Great Accomplishments in TESOL

We have found that the best way to find out key information is to ask an expert. So here are the top seven technological and other innovations in English language teaching (ELT) Chia Suan Chong’s personal network think have had the biggest impact on teaching. Chia Suan Chong is an EFL teacher trainer based in York.

1. Digital Platforms

When we talk about innovation, we often immediately think of the internet and what we can now do online. Facebook and especially Edmodo, which creates a safe online environment for teachers, students and parents to connect, are very popular with teachers.

Cloud-based tools like Google Docs have also become indispensable in recent years. For teacher Tyson Seburn, it’s where he’s “moved so much of individual and collaborative writing with students...'

The list of digital platforms is extensive and growing faster all the time: a multimedia manual like Digital Video by Nik Peachey (nominated for an ELTons award for innovations in teacher resources), for example, can help teachers navigate the complicated, and sometimes overwhelming, world of digital resources, enabling teachers to create activities, lessons and courses from a range of digital tools.

2. Online Corpora

The use of corpora, which are large text collections used for studying linguistic structures, frequencies, etc., used to be the privilege of lexicographers alone.

But with most corpora now available online, and quite a few for free, teachers now have access to information about the way language is used in authentic texts and speech at the tip of their fingers.

Teachers no longer have to panic when students ask them about the difference between ‘trouble’ and ‘problem’, and it's not just teachers who benefit! To find out if more people say ‘sleepwalked’ or ‘sleptwalk’ (for example), students can simply search Google.

3. Online CPD and the Global Staffroom

The advent of the internet and the growth of social media have certainly allowed English teachers from all over the world to form online communities that act like a huge global staffroom.

Twitter and ELT blogging, for example, have opened up a network of people who can offer advice, support and ideas. Participants who are generous with their time, ideas, and contacts find they receive much in return, spreading the love and benefit right across the world.

4. Mobile learning and BYOD (Bring Your Own Device)

The development of mobile technology and the proliferation of smart phones have enabled many of us to access the internet and a huge variety of apps wherever we are.

Learners also benefit from apps like WIBBU English: The Game, and podcasts like Luke’s English Podcast “Learn British English with Luke Thompson”. And teachers are able to build on their teaching knowledge and skills by listening to award-winning podcasts like The TEFL Commute or join 50,000 teachers from more than 200 countries and watch webinars or archived videos of talks by TEFL teachers on EFL Talks.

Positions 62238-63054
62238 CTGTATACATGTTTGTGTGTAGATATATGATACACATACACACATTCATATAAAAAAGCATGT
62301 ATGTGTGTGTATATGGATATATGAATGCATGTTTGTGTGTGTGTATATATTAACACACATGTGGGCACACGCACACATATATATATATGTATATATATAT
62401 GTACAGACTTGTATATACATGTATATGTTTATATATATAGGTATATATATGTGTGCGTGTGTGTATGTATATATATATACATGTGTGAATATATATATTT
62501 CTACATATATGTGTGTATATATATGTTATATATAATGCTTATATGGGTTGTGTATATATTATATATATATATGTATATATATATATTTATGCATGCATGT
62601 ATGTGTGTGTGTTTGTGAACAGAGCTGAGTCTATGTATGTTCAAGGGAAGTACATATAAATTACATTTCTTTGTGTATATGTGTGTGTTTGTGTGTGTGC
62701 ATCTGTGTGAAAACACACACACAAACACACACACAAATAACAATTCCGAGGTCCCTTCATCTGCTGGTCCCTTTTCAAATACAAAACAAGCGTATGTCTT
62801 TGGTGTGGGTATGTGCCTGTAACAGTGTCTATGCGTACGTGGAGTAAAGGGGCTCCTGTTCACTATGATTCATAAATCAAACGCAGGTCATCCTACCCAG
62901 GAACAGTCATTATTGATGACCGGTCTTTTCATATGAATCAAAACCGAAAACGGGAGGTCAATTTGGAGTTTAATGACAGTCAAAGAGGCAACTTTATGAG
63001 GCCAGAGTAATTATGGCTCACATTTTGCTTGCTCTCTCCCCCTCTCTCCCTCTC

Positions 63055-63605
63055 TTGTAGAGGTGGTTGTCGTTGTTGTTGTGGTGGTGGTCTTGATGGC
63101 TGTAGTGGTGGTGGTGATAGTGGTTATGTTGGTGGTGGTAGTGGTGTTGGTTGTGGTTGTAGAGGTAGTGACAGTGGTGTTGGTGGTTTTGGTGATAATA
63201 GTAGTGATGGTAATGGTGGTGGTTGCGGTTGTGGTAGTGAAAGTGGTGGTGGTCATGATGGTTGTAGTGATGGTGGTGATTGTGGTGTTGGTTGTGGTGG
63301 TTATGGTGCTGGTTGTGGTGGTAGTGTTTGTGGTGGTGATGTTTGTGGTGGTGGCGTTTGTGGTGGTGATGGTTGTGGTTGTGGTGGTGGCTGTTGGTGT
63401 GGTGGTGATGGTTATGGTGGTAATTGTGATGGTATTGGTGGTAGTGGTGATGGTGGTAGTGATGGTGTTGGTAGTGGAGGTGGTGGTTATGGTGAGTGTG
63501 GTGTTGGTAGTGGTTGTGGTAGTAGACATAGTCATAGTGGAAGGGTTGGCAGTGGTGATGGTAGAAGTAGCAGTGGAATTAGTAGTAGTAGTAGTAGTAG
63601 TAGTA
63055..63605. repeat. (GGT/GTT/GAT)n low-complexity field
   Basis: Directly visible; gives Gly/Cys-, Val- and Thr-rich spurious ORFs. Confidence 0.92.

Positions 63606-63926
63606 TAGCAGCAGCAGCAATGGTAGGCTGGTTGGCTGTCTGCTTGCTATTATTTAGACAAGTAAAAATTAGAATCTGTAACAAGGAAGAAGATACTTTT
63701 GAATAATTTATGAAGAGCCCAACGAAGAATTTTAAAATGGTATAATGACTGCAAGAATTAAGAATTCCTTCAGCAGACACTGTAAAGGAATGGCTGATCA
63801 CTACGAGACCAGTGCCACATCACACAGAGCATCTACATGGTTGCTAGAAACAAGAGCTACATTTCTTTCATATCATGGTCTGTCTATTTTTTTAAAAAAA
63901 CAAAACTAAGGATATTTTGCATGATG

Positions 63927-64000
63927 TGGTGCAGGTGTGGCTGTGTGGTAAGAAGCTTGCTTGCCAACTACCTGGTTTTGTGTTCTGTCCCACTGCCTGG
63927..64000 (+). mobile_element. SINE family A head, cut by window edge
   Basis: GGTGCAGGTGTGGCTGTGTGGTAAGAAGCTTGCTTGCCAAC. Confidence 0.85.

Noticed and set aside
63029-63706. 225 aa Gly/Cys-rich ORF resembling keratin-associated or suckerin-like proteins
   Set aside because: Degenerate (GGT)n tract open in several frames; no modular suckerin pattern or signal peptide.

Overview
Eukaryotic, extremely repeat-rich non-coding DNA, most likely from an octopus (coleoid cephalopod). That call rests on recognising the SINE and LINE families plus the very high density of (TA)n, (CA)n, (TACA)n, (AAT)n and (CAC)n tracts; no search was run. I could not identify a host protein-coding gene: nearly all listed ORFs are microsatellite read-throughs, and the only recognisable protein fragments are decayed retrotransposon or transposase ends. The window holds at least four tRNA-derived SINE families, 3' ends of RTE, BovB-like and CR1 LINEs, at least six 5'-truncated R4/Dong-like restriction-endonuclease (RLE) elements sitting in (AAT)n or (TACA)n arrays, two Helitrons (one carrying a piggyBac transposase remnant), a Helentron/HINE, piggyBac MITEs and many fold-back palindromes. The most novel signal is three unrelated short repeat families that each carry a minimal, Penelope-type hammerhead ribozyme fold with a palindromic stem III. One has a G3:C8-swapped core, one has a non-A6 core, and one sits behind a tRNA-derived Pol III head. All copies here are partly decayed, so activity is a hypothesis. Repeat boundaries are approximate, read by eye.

The attitude now is that if teachers and students are gaining so much from their mobile devices, why ban them from classrooms?! It seems that getting students to bring their own devices to class is actually becoming a game-changer in ELT practice.

For teacher Ceri Jones, tools like WhatsApp and Padlet help build channels of communication beyond the classroom. They have a record of the resources we've used to check back on after class.

5. Online authentic materials

One of the biggest benefits of the internet for language learners is the sudden widespread availability of quality, authentic resources.

As David Deubelbeiss points out, this enables teachers to use 'content with messages students want to hear from the daily news, watch trending videos on YouTube, read the latest tips on TripAdvisor… the possibilities are endless.

But with so much content available to us, choosing the right online materials is crucial for efficient and effective learning, too: Keynote by National Geographic Learning makes use of TED talks to develop a pedagogically sound approach to language learning, while Language Learning with Digital Video (Cambridge University Press) looks at how teachers can use online documentaries and YouTube videos to create effective lessons. Both resources were nominated for ELTons awards.

6. The IWB (Interactive White Board)

The IWB started appearing in classrooms in the early parts of this century and has now become a staple of many classrooms around the world. It allows you to save and print notes written on the board, control the classroom computer from the whiteboard, play listening activities on the sound system, use the screen as a slide for presentations, access the internet, and lots more.

But the addition of an IWB to a classroom does not automatically make for a better learning experience: unless teachers use them skilfully to complement teaching and learning, they are little more than a distraction.

As David Dodgson explains, some people 'love the shiny stuff', believing that simply standing in front of an IWB is effective integration of education technology! And, of course, it's not.

7. Dogme (or materials-light teaching)

For teachers like Matthew Noble, discovering the Dogme approach to language teaching was 'galvanizing': a communicative approach that eschews published textbooks in favor of conversational communication between learners and teacher, Dogme signals a departure from a one-size-fits-all approach to classroom materials.

For many teachers, this 'unplugged' approach represents a new way of looking at the lesson content. It’s also a chance to break free from self-contained language points and give more time to student-generated language.

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